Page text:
leading, even though they’re very brave, they all freak out and they run away and
Dumas left alone on this bridge and you know the records from that day
describe him being shot, horses are shot out from under him, he’s
being slashed with sabres any other man would have fallen. Alex
Dumas not only doesn’t fall he fights so hard that by the time
reinforcements arrive, the Austrians are just routed and they run and instead of
accepting medical care Dumas leaps on a horse and with a couple
of guys he chases the Austrians up towards the Brenner Pass and out of
Italy and at this point, in this campaign, Napoleon even though he’s taken a dislike to
Dumas has to give him, acknowledge what a
fabulous soldier he is and so he celebrates him as the reincarnation of the hero
who saved Rome from the barbarians by keeping these
germanic forces out. But the reason that Napoleon doesn’t
like Dumas from the beginning is that Dumas his fatal flaw, Alex Dumas’ fatal flaw is
really that he can’t keep his mouth shut or that he Alex Dumas’ fatal flaw is that he
speaks his mind, no matter what and he’s just, he will not be kept down and so, first this happens in Italy where he sees Napoleon taking the revolution in a
different direction. Basically Napoleon sees the revolution has a chance to
establish his own power and Dumas is a he’s a red white and blue revolutionary.
He staked his life on genuine um fight for liberty equality
and fraternity especially because he has seen what this can do for people of color. He
this is in his letters, this is everywhere that he writes. But Napoleon was kinda more in it for himself. Napolean is entirely in it for himself
and then, the next year, the two of them go to Egypt and Napoleon is commanding an expedition to invade
Egypt supposedly to liberate the Egyptians. But Dumas who goes along as his cavalry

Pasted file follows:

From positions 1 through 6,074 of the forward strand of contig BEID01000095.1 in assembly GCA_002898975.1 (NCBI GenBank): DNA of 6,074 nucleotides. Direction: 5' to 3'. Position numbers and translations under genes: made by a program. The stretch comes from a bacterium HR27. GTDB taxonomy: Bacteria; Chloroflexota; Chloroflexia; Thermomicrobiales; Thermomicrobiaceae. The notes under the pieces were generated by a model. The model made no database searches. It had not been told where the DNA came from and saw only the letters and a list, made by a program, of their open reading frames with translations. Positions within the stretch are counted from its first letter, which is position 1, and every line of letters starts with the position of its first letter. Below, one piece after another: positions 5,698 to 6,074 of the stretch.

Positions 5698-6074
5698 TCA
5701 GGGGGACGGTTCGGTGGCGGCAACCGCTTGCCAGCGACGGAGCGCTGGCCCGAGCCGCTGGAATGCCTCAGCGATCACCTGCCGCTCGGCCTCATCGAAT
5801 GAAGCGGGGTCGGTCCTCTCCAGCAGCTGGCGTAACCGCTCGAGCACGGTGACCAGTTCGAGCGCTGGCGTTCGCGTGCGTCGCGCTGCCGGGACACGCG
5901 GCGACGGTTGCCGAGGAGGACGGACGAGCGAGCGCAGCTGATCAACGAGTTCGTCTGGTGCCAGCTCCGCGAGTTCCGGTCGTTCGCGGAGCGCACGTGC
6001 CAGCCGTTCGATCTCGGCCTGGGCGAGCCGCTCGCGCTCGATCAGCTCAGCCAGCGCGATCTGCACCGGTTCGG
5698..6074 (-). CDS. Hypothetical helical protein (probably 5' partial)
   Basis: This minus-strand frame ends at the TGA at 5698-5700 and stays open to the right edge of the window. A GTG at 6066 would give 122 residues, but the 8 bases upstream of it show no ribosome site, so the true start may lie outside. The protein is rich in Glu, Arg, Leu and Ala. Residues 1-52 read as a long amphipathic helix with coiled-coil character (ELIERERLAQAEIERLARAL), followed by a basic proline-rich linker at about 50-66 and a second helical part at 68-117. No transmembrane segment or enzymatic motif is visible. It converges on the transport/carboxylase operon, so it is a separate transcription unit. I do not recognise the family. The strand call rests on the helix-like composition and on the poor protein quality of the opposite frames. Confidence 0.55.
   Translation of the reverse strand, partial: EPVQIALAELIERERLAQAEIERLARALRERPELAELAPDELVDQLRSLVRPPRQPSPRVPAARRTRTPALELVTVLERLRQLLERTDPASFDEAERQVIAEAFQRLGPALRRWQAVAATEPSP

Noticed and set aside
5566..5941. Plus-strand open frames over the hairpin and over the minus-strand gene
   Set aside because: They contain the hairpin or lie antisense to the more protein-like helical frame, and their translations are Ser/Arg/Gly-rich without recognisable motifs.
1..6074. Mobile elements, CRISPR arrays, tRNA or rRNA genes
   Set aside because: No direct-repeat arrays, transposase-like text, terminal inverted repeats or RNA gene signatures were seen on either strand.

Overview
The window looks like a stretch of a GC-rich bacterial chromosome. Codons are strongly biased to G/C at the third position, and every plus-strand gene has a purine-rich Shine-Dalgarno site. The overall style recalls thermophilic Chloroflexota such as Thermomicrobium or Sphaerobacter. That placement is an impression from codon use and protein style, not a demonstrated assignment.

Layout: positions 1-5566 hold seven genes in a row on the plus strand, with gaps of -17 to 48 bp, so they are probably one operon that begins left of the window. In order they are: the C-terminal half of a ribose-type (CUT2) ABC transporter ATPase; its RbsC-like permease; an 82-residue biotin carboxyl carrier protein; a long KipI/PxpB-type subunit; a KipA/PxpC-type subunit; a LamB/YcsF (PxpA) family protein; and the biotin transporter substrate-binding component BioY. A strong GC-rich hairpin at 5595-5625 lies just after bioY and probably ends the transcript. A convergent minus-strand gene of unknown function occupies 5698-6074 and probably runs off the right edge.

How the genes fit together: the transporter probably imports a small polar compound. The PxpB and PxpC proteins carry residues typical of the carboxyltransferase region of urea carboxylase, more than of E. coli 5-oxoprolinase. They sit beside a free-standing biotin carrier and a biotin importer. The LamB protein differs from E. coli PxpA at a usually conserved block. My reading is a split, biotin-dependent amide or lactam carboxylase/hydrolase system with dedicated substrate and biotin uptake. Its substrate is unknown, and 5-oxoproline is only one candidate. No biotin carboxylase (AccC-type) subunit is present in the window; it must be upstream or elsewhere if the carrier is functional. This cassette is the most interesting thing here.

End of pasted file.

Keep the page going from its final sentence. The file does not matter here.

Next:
commander is instantly very suspicious of why
they’re there and he brings up a kind of insurrection among the troops and
the generals. I mean doesn’t cause an insurrection but he publicly questions Napoleon as the
French are losing thousands of men to disease
and he says, you know, I don’t think we’re
really here for the reasons we say we’re here. We’re here so that you can build up an empire
in the desert and Napoleon cannot tolerate it. Doesn’t like that. Yeah he doesn’t like it and he can’t pay– its its Napoleon is building up this myth of
himself and here’s this big you know uh, glamorous man, Dumas. And
Napoleon only comes up to his chest. The memoirs of Napoleon’s doctor on the
Egyptian expedition described what the Egyptians thought
when they first saw the French troops marching across the desert to Alexandria and they saw first, this, they described this incredible tall black man on his horse
who was so at one with the horse that he
looked like a centaur and he looked like a great hero and they were sure that this
man was the leader of the French expedition. Not that little guy. Yes and they say the Egyptians described seeing
this scrawny little man following him who is Napoleon and they were sure well
he has to be some underling so they just, they
clashed from the beginning because of this great discrepancy between them but
then there was also the racial issue. And you
know a lot happens, um, Alex Dumas is captured after he leaves
Egypt and spends time in prison but Napoleon really essentially takes
power in France, becomes a dictator, and then completely rolls back all of
these racial equality laws. Yes and well, I should just say that Alex Dumas doesn’t
only spend time in prison it’s really a dungeon, and in fact, in
that safe that we spoke about at the beginning that I found so many important records to um write this book, probably the most
important record in the safe was a description written in Dumas’ own